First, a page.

It’s time Canada expanded the definition of parent in the Citizenship Act to include those who use assisted fertility.
Not all children are that lucky.
The Canadian government is playing fast and loose with the definition of “Canadian.” In March 2014, the Federal Court of Appeal decided Nanakmeet Kandola, a young girl born abroad to a Canadian parent, was not a citizen because there was no genetic link between them. Nanakmeet’s mother carried and gave birth to her but she was the product of anonymously donated sperm and ova. Think of it as adoption in utero.
Yet, a child adopted by Canadian parents who fills out the same application for a Citizenship Certificate as Nanakmeet’s father did will be approved. No genetic link required.
Perversely, ex-Nazi war criminal Helmut Oberlander maintains his right to Canadian citizenship until yet another government review is completed. And shocking to some, children born to Canadian Daesh brides are considered citizens.
Where has Canada gone wrong?
The Citizenship Act dictates who is Canadian. There are three main roads to “become” Canadian — be born in Canada, immigrate and then apply when you meet all the requirements, or inherit citizenship through your parent or grandparent if born abroad. So why was Nanakmeet’s request for citizenship refused when others using the same route were approved?
The law is behind the times.
Sex and adoption were once the only ways a person was able to become a parent but times have changed. These options are now mere fence posts in the world of conception. As early as 1983, the first “test tube” birth occurred in Canada. In 2004, the Assisted Human Reproduction Act officially sanctioned fertility relationships with surrogates, where a woman carries a child for someone else, and ova and sperm donations. Today, assisted human reproduction is a full-fledged, albeit small, industry in Canada with fertility doctors, counsellors, clinics, lawyers and even agents.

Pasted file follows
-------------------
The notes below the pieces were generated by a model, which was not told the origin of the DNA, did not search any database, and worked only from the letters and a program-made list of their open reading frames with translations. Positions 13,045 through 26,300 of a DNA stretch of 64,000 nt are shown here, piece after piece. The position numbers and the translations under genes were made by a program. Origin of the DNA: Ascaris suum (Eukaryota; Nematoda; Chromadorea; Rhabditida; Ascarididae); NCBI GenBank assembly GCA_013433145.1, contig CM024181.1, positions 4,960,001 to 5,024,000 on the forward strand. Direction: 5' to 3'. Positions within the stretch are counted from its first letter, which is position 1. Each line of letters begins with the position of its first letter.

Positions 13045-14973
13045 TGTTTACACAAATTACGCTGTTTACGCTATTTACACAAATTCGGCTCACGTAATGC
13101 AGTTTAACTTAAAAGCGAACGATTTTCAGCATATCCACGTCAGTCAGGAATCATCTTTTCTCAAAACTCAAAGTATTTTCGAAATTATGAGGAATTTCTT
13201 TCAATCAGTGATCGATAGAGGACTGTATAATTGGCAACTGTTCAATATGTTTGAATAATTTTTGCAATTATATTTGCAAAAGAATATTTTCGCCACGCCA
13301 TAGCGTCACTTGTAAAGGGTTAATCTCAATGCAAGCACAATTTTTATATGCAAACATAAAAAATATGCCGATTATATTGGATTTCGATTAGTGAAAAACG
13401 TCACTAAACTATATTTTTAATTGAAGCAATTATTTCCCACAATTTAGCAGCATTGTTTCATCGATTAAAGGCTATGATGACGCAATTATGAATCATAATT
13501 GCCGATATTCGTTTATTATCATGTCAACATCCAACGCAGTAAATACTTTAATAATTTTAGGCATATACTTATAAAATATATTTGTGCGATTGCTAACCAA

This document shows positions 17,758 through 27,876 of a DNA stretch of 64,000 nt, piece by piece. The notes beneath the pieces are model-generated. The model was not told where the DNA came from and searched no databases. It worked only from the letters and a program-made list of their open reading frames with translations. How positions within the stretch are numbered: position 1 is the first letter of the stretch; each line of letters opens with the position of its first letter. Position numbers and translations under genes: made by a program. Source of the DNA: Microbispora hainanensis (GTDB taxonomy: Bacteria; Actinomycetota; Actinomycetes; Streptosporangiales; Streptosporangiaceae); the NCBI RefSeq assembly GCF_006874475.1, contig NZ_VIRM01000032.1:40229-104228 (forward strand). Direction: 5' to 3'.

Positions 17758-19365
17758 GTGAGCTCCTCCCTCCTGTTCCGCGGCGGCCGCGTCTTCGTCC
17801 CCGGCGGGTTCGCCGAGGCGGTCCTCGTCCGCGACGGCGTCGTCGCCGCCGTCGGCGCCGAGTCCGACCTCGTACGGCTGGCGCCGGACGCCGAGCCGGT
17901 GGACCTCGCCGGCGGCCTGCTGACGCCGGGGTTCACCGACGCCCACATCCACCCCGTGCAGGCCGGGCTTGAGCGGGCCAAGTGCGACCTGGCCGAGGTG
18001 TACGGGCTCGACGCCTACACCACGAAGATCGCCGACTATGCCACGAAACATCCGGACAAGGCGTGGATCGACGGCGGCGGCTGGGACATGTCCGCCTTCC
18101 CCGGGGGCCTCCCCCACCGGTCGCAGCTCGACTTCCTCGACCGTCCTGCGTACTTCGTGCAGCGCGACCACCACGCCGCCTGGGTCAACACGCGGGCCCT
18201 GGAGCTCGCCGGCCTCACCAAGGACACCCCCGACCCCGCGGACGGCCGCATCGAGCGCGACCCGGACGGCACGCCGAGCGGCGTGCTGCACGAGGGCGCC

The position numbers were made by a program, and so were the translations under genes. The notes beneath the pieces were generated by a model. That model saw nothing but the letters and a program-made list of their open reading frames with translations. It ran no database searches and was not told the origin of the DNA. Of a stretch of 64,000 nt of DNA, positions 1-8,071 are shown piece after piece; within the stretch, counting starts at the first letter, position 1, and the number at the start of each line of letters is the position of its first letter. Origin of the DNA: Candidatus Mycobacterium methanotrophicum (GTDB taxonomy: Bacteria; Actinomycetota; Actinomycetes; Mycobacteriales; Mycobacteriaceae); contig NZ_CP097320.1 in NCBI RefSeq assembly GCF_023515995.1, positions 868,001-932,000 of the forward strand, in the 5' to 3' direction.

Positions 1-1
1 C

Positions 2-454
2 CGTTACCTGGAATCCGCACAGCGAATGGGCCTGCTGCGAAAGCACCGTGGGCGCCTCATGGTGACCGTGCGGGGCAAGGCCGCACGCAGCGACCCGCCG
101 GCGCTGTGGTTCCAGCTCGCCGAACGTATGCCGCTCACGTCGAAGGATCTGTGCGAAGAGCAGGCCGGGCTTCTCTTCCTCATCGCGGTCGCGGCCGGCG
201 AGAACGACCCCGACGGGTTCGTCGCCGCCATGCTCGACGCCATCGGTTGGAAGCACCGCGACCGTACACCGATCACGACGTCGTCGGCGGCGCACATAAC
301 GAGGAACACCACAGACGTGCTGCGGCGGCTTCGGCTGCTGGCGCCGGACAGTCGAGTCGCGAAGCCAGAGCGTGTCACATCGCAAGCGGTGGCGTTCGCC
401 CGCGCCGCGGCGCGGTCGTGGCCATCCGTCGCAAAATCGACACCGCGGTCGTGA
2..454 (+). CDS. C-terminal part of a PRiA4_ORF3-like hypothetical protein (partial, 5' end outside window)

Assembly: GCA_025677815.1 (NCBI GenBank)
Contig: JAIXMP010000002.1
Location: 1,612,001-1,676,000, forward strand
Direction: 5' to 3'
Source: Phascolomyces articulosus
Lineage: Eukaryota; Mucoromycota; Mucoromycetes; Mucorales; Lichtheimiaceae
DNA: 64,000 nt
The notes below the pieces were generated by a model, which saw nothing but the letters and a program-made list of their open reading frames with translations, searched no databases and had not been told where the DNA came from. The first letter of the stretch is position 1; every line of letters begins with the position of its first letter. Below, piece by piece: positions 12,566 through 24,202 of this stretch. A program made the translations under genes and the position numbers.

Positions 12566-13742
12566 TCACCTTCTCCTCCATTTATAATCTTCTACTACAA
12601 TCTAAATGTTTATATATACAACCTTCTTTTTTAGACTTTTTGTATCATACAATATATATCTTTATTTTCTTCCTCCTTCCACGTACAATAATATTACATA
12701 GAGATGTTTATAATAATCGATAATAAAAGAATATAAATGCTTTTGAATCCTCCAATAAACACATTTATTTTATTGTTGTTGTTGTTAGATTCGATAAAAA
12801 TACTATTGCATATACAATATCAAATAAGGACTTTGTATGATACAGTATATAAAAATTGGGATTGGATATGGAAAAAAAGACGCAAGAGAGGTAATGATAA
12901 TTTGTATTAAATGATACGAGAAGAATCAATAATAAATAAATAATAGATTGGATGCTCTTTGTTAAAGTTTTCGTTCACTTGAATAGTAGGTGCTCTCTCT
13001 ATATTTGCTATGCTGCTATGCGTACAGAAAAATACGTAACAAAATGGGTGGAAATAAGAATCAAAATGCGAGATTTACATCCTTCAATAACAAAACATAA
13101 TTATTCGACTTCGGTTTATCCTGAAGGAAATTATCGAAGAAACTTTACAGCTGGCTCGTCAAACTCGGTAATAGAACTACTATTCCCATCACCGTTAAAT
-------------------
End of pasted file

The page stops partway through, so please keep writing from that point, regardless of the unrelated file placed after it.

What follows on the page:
Is it hypocritical for Canada to condone the birth of children through assisted fertility procedures but then deny some children citizenship because they were born through these same procedures?
The court decided Nanakmeet’s case two years ago. The majority of the court wrote, “Several important policy issues also arise because of the novelty which this case presents … These questions are worthy of further consideration and risk being answered by the Courts unless Parliament exercises its prerogative to deal with them by way of legislation.”
What changes do we need?
Canada must expand the definition of parent in the Citizenship Act to include those who use assisted fertility to become parents. Grant these children citizenship the same way naturally born and adopted children receive it. As long as a parent is legally recognized as the parent of their child, that child deserves citizenship.
As the Federal Court of Appeal warned, the government risks a host of policy issues if changes aren’t made to the law. Such issues include confusion if judges reach different conclusions with each case they decide. If genetics is the test, ova and sperm donors could pass their citizenship to children even if they aren’t parents to them. Surrogates could claim genetic links and the right to pass on citizenship to children they birth when the surrogate never parents the child. Being Canadian must mean more than having the right genetic link.
The new Liberal government and the Minister of Citizenship and Immigration, John McCallum, have shown they are sympathetic to the realities of the times by admitting Syrian refugees, shortening processing times for certain immigration applications, and proposing changes to the Citizenship Act to make it easier to become a citizen.